The Profound Sadness of American Life

Americans are lonely these days. Many of us spend at least 8 hours a day on screens for work. Then after work, we spend even more time on our phone, personal computer, TV, or gaming device to recover and entertain ourselves. At least in my world, it's not uncommon for most people I know to spend their entire day in front of a screen with the exception of taking care of other biological needs (eating, bathing, excercise, etc.).

Why do we do this to ourselves? The first answer may be, well I need to work a job so I can eat, have a place to sleep, and pay my utilities.

The system tears apart communities and groups to the point where the only people we interact with are service workers who service our needs only in a transactional capacity. For lots of people, if they even have any social interaction that interaction is with a cashier at a grocery store, or a clerk at a gas station, or a barista getting coffee.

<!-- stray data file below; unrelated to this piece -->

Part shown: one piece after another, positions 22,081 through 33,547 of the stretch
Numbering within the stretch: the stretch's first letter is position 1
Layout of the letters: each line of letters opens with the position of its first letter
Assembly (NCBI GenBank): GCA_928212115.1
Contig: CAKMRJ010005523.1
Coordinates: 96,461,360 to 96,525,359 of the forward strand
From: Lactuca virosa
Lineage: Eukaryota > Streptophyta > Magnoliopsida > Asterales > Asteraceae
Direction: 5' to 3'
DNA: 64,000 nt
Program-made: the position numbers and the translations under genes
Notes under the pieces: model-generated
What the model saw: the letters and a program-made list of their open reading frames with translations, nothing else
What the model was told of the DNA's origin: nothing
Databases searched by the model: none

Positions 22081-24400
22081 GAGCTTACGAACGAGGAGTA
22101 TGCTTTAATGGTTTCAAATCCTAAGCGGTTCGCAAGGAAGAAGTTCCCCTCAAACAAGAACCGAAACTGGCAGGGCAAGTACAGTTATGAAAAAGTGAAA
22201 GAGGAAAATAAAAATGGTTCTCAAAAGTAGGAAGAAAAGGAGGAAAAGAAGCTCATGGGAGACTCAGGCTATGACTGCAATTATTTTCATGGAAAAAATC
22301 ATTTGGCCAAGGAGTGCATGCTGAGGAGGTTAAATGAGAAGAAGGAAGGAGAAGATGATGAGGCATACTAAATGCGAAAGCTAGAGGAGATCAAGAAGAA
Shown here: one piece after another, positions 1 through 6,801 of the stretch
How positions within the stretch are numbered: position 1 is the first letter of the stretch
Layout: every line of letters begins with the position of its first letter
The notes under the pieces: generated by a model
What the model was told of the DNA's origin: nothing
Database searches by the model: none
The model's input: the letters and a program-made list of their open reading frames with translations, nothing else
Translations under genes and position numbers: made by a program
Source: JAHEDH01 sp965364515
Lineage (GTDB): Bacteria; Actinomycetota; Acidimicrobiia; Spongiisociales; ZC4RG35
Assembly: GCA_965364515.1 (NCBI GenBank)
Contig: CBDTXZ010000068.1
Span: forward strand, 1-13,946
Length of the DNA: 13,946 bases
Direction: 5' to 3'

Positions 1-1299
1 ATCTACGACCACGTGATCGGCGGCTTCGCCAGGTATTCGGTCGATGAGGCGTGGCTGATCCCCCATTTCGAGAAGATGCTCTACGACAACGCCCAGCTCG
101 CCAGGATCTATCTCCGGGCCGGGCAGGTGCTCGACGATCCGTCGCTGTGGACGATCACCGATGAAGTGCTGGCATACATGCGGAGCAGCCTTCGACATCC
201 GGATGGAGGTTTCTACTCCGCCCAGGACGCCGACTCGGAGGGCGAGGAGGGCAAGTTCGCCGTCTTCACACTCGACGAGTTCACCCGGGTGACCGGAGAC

Furthermore, the American way of life promotes separating children from their families once they are of age. Usually the American ritual involves sending young adults to college away from home. This is then used to normalized not living with their parents. Which in one aspect can be seen as the young birds being pushed out of the nest so they can learn to fly. But on the other hand can be viewed as encouraging the young to disregard their family once they leave the nest.

Zach Bellay published on

2 min, 257 words